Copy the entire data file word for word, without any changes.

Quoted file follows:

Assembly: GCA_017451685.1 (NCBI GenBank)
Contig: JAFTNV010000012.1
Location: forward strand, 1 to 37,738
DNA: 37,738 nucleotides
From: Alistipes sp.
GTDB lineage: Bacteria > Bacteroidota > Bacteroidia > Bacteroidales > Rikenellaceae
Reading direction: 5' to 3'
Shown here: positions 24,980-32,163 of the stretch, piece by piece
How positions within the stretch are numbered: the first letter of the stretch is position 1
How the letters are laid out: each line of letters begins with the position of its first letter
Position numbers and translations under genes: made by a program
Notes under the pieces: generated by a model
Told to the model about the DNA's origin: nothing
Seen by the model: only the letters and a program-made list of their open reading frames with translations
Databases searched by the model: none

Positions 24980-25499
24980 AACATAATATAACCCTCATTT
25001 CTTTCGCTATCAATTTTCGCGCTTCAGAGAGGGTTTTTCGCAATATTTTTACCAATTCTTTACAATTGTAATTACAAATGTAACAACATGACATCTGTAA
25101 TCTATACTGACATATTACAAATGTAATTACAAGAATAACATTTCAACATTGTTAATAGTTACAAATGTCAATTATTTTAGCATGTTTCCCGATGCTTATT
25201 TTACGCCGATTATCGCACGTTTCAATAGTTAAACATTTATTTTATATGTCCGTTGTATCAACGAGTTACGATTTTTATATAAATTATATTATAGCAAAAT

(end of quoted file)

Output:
Assembly: GCA_017451685.1 (NCBI GenBank)
Contig: JAFTNV010000012.1
Location: forward strand, 1 to 37,738
DNA: 37,738 nucleotides
From: Alistipes sp.
GTDB lineage: Bacteria > Bacteroidota > Bacteroidia > Bacteroidales > Rikenellaceae
Reading direction: 5' to 3'
Shown here: positions 24,980-32,163 of the stretch, piece by piece
How positions within the stretch are numbered: the first letter of the stretch is position 1
How the letters are laid out: each line of letters begins with the position of its first letter
Position numbers and translations under genes: made by a program
Notes under the pieces: generated by a model
Told to the model about the DNA's origin: nothing
Seen by the model: only the letters and a program-made list of their open reading frames with translations
Databases searched by the model: none

Positions 24980-25499
24980 AACATAATATAACCCTCATTT
25001 CTTTCGCTATCAATTTTCGCGCTTCAGAGAGGGTTTTTCGCAATATTTTTACCAATTCTTTACAATTGTAATTACAAATGTAACAACATGACATCTGTAA
25101 TCTATACTGACATATTACAAATGTAATTACAAGAATAACATTTCAACATTGTTAATAGTTACAAATGTCAATTATTTTAGCATGTTTCCCGATGCTTATT
25201 TTACGCCGATTATCGCACGTTTCAATAGTTAAACATTTATTTTATATGTCCGTTGTATCAACGAGTTACGATTTTTATATAAATTATATTATAGCAAAAT